As we noted earlier, Judge Alito was once a member of Concerned Alumni of Princeton (CAP), which was openly hostile to the admission of women, and increased enrollment of minorities, at Princeton. One of CAP’s founders fondly reminisced about the days when Princeton was “a body of men, relatively homogenous in interests and backgrounds.” An article in its magazine entitled “In Defense of Elitism” argued that “People nowadays just don’t seem to know their place. . . . Everywhere one turns blacks and hispanics are demanding jobs simply because they’re black and hispanic, the physically handicapped are trying to gain equal representation in professional sports, and homosexuals are demanding that government vouchsafe them the right to bear children.”
Alito proudly listed his CAP membership on a job application in 1985, when he thought it would help him get a promotion in the Reagan Administration. Moreover, although other prominent Princeton alumni like Senate Majority Leader Bill Frist and former Senator Bill Bradley denounced CAP, Alito has never done so. Now that an affiliation with CAP is hardly a plus, however, he says he has “no recollection” of being a CAP member – that’s what he said in his responses to the Senate Judiciary Committee’s questionnaire last month. Alito’s membership in an organization whose central purpose was to ensure that Princeton remained a white, male institution raises serious concerns about his commitment to advancing opportunities for women and minorities – and his supposed memory lapse about his membership raises questions about his credibility as well.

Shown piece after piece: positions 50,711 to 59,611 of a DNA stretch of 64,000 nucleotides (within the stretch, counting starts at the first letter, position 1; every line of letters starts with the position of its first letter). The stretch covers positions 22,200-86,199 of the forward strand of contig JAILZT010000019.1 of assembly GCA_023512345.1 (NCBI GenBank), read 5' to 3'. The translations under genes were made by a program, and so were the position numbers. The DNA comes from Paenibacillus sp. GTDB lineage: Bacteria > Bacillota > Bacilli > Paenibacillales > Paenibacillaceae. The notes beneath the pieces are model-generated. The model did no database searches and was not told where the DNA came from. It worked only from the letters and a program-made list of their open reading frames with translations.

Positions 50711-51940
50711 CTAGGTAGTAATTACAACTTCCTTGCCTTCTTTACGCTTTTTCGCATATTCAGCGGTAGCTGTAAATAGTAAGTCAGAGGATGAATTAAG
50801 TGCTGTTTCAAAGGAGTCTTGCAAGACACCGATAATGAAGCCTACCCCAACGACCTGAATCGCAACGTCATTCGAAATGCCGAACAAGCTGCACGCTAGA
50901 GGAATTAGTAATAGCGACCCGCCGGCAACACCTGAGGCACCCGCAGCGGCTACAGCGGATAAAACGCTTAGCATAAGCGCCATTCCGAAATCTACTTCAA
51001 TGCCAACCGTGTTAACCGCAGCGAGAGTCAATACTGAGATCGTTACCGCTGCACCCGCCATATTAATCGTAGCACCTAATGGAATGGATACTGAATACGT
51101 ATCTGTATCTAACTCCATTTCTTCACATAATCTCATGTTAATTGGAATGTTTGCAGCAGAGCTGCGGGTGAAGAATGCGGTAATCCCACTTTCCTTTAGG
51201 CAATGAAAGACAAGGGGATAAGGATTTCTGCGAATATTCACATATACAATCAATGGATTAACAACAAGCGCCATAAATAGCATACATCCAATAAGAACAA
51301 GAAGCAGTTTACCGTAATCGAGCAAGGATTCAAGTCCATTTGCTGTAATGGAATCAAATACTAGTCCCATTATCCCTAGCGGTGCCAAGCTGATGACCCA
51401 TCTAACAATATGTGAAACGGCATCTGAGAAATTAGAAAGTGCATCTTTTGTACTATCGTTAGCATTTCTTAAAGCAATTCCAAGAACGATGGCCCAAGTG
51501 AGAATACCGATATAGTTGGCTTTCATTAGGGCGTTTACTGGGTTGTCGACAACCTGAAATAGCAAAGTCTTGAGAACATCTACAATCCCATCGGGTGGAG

Now it turns out that there are extensive CAP records – its publications, minutes of meetings, etc. -- that have been kept from public view. These are the records of William A. Rusher, former publisher of the National Review, who was one of CAP’s founders. Several boxes of his records are maintained at the Library of Congress, and could shed light on the group’s activities and on Alito’s involvement in it. But release of Rusher’s records requires Rusher’s agreement, and he has so far declined to authorize their release, even to the Congressional Research Service. Senator Edward Kennedy therefore wrote to Judiciary Committee Chairman Arlen Specter just before the holidays, asking Sen. Specter to formally request Rusher’s cooperation, on behalf of the Committee. Kennedy argues, “Judge Alito's assertion that he cannot recall anything about his controversial involvement in CAP, requires us to find other ways of fulfilling our constitutional responsibility to get at the facts. The Rusher papers provide a readily available means of doing so. Certainly we do not want to leave the Committee, the Senate, and the nation open to an unwelcome surprise when the papers eventually become public after Mr. Rusher's death.”
The Senate and the public clearly should be given access to these records, and – with or without the Rusher records -- Alito’s affiliation with CAP should receive close scrutiny at the hearing next week.